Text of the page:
Vitalik Buterin, the co-founder of Ethereum defends Decentralized Autonomous Organizations (DAOs) against critics saying it’s inefficient, he said that they can be more efficient and fair when compared to traditional corporate structures in some circumstances.
Theoretically, DAOs are collectively owned and managed by their members and have no central administration.
By voting on proposals submitted to the community, decisions are made regarding aspects such as how to use treasury funds or how to improve protocols.
Buterin explained in his long post on his website on September 20 that critics often contend DAO governance is inefficient, DAO idealists are naive, and traditional corporate governance structures with boards and CEOs are the best means of governing a company.
“DAOs are not corporations: where decentralization in autonomous organizations matters,” tweeted Buterin.
DAOs are not corporations: where decentralization in autonomous organizations mattershttps://t.co/PDh9tIRXcm
— vitalik.eth (@VitalikButerin) September 19, 2022
Ethereum’s co-founder, however, sees this as “often wrong” and contends even naive forms of compromise can outperform centralized corporate structures in some situations.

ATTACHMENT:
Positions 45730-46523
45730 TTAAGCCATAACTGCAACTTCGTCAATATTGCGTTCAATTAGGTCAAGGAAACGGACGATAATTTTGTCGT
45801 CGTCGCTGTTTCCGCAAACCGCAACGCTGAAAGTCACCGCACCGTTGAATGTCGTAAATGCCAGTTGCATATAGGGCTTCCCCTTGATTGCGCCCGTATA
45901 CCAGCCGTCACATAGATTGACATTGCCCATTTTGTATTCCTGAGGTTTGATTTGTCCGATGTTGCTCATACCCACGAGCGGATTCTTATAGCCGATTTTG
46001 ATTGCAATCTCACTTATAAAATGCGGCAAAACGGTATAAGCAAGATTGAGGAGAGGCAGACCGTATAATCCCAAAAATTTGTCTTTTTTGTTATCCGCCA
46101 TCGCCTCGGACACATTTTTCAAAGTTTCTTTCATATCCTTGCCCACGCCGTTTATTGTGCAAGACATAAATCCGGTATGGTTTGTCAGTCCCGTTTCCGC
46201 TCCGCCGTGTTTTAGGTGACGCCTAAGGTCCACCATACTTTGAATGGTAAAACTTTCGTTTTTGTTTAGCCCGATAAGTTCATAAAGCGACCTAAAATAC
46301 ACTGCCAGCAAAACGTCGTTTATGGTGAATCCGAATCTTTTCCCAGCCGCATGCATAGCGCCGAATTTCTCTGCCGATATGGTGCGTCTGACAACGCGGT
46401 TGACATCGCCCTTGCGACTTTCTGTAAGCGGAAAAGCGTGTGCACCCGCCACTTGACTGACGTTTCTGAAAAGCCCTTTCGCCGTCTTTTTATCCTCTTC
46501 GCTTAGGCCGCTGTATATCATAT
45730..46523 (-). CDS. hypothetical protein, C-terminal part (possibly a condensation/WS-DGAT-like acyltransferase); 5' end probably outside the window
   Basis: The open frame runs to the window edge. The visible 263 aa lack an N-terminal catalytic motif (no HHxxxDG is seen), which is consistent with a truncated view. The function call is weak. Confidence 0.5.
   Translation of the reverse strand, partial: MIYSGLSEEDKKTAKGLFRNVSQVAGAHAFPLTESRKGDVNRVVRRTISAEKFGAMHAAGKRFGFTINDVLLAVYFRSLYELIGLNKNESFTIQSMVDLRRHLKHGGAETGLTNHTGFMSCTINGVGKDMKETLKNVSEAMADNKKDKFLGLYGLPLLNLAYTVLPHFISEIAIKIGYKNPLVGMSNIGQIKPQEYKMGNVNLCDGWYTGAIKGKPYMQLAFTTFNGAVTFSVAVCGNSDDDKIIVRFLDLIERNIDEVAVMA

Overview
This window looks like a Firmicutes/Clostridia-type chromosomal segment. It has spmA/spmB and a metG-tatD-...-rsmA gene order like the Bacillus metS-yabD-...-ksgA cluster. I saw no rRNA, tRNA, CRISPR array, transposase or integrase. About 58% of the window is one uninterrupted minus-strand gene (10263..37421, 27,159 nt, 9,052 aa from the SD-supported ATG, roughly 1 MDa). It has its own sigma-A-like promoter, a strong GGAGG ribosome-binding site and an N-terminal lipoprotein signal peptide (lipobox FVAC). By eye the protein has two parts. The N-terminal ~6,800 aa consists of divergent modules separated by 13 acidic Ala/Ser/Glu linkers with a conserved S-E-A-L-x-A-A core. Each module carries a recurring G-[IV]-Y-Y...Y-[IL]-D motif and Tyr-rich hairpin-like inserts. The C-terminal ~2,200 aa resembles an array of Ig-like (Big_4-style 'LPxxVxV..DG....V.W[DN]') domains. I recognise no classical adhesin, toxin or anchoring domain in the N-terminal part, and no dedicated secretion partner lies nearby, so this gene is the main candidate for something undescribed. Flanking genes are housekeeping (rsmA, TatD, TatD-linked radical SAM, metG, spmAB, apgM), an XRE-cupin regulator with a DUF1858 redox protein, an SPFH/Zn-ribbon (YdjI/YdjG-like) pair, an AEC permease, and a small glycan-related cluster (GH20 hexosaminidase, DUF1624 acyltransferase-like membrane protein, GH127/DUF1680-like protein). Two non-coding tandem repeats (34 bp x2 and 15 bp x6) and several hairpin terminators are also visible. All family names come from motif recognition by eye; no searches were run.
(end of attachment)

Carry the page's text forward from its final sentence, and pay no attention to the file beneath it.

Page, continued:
However, he does believe it is determined by the decision type. There are two types of decisions, convex and concave.
Vitalik Says DAOs are Necessary Since It Can Distribute decision-making Power
A DAO typically embraces decentralization as a defense against external attacks and censorship.
Depending on the project, the type of space, and whether the work is remote or online, it may be more difficult to conduct “background checks and informal in-person “smell tests.”
Buterin said that is exactly the reason why DAOs are needed, saying that the decentralized worlds need to “distribute decision-making power among more deciders, so that each individual decider has less power, and so collusions are more likely to be whistleblown on and revealed.”
Despite this, he admits that DAOs do not come without their shortcomings, including the need for a centralized leadership structure, which is required when separate groups work independently.